Las Vegas homeless individuals concerned after some storm drain covers are sealed shut

2022-10-28 02:27:17 By : Mr. Jack Wu

LAS VEGAS, Nev. (FOX5) - It is illegal to enter flood control tunnels under the Las Vegas Valley. However, that hasn’t stopped many from living in them. A nonprofit group that provides help to homeless people in tunnels recently told FOX5 as many as 1,500 people at any given time are living in the tunnels.

A person who currently lives in tunnels, as well as a former tunnel resident, say they’re concerned about people escaping a flooded tunnel because some storm drain covers have been sealed. Recessed Manhole Cover

Las Vegas homeless individuals concerned after some storm drain covers are sealed shut

Phillip Perry says he lived in a tunnel for three years in Las Vegas. He recently told FOX5 he has escaped rushing rainwater in tunnels by exiting through a storm drain in them. Unfortunately, he said some storm drain covers have been sealed shut.

“All you had to do is pop up the lid and we come out. We lose everything but we still have our life,” Perry said.

A woman currently living in the tunnels informed FOX5 of the same issue.

FOX5 contacted the city of Las Vegas about the concerns and sent photos of one sealed storm drain cover in downtown.

“In the city’s jurisdiction we have roughly 45,000 manhole and storm drain covers. Of these, about 20 covers specifically for storm drains are sealed as shown in your photos,” said City of Las Vegas Public and Media Relations Supervisor Jace Radke.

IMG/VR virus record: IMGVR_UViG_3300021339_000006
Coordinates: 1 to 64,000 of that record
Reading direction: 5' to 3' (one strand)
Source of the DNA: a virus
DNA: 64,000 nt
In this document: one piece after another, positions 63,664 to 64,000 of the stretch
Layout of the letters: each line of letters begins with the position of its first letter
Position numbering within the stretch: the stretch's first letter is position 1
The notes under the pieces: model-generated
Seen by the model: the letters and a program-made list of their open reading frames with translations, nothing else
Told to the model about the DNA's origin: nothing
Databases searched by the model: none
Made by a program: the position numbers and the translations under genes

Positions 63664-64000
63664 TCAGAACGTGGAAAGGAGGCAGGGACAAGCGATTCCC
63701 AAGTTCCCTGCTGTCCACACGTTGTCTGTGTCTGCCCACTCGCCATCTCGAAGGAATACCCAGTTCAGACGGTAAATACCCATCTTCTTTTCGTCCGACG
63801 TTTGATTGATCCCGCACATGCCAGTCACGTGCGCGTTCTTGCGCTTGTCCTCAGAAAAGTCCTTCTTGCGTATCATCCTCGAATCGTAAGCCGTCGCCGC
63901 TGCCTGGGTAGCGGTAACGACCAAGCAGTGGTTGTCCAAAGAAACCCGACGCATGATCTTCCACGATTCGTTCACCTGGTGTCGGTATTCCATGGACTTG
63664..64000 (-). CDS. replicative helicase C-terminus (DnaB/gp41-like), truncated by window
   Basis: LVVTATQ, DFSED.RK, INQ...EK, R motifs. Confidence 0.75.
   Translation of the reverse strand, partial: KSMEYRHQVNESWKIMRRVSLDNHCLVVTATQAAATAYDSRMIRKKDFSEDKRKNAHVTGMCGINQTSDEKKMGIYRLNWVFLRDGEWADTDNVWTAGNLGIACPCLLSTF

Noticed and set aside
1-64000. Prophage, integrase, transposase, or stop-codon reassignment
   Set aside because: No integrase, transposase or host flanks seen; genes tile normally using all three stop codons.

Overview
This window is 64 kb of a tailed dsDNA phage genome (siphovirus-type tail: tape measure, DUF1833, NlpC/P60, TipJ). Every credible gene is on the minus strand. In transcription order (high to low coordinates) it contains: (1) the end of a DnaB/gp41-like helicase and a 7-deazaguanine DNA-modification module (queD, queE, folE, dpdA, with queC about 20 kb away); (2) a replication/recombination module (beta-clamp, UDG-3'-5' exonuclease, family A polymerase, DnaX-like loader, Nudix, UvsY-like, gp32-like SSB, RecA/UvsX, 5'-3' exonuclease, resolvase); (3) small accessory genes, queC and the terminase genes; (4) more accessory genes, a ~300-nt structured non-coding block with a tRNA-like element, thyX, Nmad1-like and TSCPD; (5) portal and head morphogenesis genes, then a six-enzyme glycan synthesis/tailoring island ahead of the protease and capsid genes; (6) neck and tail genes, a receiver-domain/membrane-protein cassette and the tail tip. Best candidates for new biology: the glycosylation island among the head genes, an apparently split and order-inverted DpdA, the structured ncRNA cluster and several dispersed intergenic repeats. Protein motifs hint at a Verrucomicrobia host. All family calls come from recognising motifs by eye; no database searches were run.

Radke says there are two reasons storm drain covers are sealed.

“When flooding occurs some areas have storm drains that can fill. This can cause pressurization to occur, blowing the cover off the drain and causing water to spill out creating a dangerous situation; or Individuals have made it a habit to remove the storm drain cover to illegally access the tunnels, leaving the cover off causing a dangerous situation for pedestrians, bicyclist and motorists,” he said.

In regard to the storm drain cover in downtown Las Vegas, Radke said there is a 15 to 20 foot drop into a dark hole and the city does not want them removed to create a hazard of someone falling into them.

Radke says no one should be going into storm drain tunnels. He says those who do are trespassing and the tunnels are not safe, especially during monsoon season.

In August, two people were found dead in a flood channel near the Strip after strong monsoonal rains.

“Those experiencing homelessness can utilize the city’s Courtyard Homeless Resource Center, which provides a safe place for those in need to stay. The Courtyard also connects individuals with services so that they can become healthy, housed and hired to break the cycle of homelessness,” said Radke.

The nonprofit group Shine A Light has been going into flood tunnels for several years to offer supplies to homeless people. The group will offer immediate treatment and housing help to those who want to leave the tunnels and start a new life.

The group says 220 people in tunnels have left with them since January, and they say most of those people have not returned to the tunnels.

Las Vegas homeless individuals concerned after some storm drain covers are sealed shut

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